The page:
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New survey shows large number of Irish children cannot run or kick a ball by the age of 10


by Edaein OConnell
27th Jan 2020
New survey shows large number of Irish children cannot run or kick a ball by the age of 10

A new study has found a large number of Irish children have not mastered basic skills such as running and jumping by the age of 10 


According to a new survey, one in four Irish children cannot run properly, half cannot kick a ball and less than one in five can throw a ball.

The research was carried out by Dublin City University and studied more than 2,000 children between the ages of five and 12.

Fundamental movement skills (FMS) such as running, jumping, catching and kicking a ball should be mastered by children by the age of eight. However, the study found that a large proportion of children had not grasped these skills by the age of 10 after which they make no further progress.

If a child hasn’t become proficient at these activities, they are at risk of developing self-esteem issues when it comes to participating in activities and sports. This can then lead to the child becoming detached from physical activity altogether.

Locomotor skills (running and skipping) and object control (catching and throwing) were also tested. This analysis found only 53% of children had mastered locomotor skills by the age of 12, while 55% had learned object control. And 61% had achieved control of balance.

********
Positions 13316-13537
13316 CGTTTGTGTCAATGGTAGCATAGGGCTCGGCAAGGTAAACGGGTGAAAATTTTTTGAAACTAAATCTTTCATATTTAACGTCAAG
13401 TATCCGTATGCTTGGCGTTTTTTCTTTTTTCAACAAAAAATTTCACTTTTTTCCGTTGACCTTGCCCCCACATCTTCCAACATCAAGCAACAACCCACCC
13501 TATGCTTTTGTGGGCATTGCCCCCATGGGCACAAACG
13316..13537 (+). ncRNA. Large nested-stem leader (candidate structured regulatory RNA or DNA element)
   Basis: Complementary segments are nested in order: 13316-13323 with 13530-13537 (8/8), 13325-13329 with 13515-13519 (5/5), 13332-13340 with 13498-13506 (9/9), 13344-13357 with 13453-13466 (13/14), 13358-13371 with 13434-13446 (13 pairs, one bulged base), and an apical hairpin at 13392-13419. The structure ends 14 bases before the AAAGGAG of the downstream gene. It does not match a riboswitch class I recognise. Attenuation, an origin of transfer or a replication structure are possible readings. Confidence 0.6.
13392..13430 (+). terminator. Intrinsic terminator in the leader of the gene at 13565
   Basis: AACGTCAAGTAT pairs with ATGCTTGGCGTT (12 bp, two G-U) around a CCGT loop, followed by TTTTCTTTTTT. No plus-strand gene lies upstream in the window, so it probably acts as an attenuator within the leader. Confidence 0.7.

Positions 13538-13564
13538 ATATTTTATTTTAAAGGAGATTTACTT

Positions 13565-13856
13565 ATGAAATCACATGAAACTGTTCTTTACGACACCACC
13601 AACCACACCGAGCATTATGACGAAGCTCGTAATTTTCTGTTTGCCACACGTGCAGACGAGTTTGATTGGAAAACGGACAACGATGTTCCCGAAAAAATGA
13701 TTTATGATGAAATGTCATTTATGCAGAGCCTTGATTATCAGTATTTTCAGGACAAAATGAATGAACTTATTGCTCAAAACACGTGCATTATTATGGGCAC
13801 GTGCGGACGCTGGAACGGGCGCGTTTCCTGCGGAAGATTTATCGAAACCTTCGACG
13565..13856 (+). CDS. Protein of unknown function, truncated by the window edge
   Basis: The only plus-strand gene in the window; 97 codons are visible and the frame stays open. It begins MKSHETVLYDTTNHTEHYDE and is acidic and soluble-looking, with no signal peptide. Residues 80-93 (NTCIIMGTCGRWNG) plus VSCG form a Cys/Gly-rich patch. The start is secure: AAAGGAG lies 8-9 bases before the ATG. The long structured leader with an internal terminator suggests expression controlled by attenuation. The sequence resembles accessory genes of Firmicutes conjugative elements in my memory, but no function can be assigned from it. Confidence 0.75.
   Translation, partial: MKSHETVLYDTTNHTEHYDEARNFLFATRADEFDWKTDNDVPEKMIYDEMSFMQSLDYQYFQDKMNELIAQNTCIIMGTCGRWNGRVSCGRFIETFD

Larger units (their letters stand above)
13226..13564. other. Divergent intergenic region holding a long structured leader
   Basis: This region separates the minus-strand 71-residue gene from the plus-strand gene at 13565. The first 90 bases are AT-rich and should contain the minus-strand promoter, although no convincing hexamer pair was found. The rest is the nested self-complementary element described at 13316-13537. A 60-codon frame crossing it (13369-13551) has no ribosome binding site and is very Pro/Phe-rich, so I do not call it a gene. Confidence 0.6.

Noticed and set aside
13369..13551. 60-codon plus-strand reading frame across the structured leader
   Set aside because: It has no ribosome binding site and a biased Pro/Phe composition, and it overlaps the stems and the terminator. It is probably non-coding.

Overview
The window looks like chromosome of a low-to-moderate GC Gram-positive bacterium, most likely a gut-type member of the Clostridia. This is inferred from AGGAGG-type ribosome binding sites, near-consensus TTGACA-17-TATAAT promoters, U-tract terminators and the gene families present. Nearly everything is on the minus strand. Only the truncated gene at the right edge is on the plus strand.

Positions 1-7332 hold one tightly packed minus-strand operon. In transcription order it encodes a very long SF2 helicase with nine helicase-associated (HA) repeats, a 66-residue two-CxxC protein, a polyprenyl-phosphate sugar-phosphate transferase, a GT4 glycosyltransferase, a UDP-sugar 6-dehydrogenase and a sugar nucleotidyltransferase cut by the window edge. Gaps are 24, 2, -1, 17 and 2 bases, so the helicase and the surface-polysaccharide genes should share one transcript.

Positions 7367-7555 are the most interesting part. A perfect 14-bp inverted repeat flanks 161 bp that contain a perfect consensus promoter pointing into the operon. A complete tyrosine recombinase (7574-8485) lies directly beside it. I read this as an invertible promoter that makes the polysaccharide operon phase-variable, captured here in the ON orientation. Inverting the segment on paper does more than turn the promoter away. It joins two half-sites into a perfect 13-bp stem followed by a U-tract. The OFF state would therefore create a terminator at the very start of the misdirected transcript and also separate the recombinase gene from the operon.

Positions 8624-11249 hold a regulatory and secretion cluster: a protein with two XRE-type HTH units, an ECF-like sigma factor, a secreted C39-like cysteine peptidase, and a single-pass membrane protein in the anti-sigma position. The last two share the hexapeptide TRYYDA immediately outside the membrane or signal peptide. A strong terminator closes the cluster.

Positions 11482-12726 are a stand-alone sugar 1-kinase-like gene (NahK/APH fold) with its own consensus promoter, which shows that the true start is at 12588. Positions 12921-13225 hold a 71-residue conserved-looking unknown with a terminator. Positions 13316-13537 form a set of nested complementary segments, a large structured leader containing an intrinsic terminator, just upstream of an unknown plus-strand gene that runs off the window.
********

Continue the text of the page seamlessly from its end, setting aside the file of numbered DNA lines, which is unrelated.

Fundamental movements

Boys were more likely to have a better competence for ball skills, while girls were better in control of body exercises such as skipping.

Dr Stephen Behan of DCU believes the study is of significant importance saying: “There is a lot of attention on childhood obesity and low participation rates in sport — a focus on the fundamental movement skills in young children could be key in tackling both.”

Dr Johann Issartel said the findings were helping to uncover issues which need to be addressed by parents and teachers.

“If the current generation of children can’t throw and catch in basic situations, why would they choose to play if they aren’t good at it? ‘It is not fun’, that’s what they say, and if it is not fun they won’t play.”

The findings are published in the Journal of Sports Sciences and are part of a project between DCU’s School of Health and Human Performance, the DCU-based Insight Science Foundation Ireland Research Centre for Data Analytics and the GAA.


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